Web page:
Browse photos by style with side scrolling interface
Users can search for artists based on location or...
Search artists based on key terms or filters
Artist profile style similar to a social media account
Usability Testing: Paper Prototype
For the first round of user testing, I used a paper prototype loaded into InVision to have users get a feel for the layout of the app. I was hoping to identify any problem areas, unclear symbols and text, and gain insight on the design.
Usability Testing Round 1
Add labels to icons on nav bar
Terminology: Favorite vs saved vs like
Changed heart icon to a pin to indicate saves
Add radius to search location
Add popups on search screen as quick view to avoid losing your place
Usability testing: wireframes
I then tested a wireframe prototype of the same screens. This was designed using Sketch.
Usability Testing Round 2
Text on browse screen was too cluttered, hard to read/find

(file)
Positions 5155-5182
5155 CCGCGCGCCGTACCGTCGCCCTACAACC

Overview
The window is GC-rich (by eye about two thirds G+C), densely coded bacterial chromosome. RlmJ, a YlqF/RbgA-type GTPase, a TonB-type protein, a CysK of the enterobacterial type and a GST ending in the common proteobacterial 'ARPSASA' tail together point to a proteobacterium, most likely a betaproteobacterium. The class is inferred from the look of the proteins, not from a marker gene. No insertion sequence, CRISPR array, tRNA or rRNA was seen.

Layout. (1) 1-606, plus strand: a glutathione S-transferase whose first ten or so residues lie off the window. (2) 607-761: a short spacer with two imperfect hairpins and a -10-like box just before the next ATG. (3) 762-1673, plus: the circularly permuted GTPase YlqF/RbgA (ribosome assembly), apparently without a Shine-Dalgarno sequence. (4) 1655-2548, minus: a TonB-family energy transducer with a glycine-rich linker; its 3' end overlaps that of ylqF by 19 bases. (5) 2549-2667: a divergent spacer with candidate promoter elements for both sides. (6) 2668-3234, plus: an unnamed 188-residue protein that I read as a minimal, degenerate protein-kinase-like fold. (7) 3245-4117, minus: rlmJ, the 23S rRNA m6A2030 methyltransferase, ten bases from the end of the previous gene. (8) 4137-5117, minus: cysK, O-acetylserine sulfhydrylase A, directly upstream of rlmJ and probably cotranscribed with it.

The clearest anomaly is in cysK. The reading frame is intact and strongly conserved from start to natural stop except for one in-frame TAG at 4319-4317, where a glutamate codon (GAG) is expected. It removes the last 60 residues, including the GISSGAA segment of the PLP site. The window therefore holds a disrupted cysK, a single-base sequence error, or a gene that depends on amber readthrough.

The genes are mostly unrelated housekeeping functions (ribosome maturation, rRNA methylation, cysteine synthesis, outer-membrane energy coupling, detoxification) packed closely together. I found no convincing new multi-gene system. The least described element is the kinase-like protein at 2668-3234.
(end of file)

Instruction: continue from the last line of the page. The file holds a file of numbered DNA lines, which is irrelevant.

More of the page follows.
Users preferred map view to appear first instead of list view
UI felt “dated”, changed background color and increased size of hit targets
High Fidelity Prototype
High fidelity screens
The final round of user testing addressed the following tasks with users:
Task 1: Onboarding and set up an account
Task 2: Locate and contact an artist
Task 3: Return to home feed and log out
Usability testing: High Fidelity
Usability Testing Round 3
Create more balance in spacing on some screens such as onboarding and list view
Change vocal tone in some areas: clearly label home feed
Features to add in the future: place to sell art prints, social aspect
As a new designer, seeing the entire process from end to end gave me insight into which areas I can use more practice. One area would be to create more consistent UI by sticking to a style guide and using grids.
I learned that design doesn’t have a finite end point because you can always be improving on your work and solving new challenges that arise. Understanding and developing new solutions from user feedback can go a long way. Reminding myself to be patient with feedback and updates is also helpful because like evolution, design is a slow and gradual process.
More screens - profile pages, photo pages, shop pages
More features - price points, other ways to contact, sales of merchandise and artwork
Updated mascot image files
Improved use of active voice in language and copywriting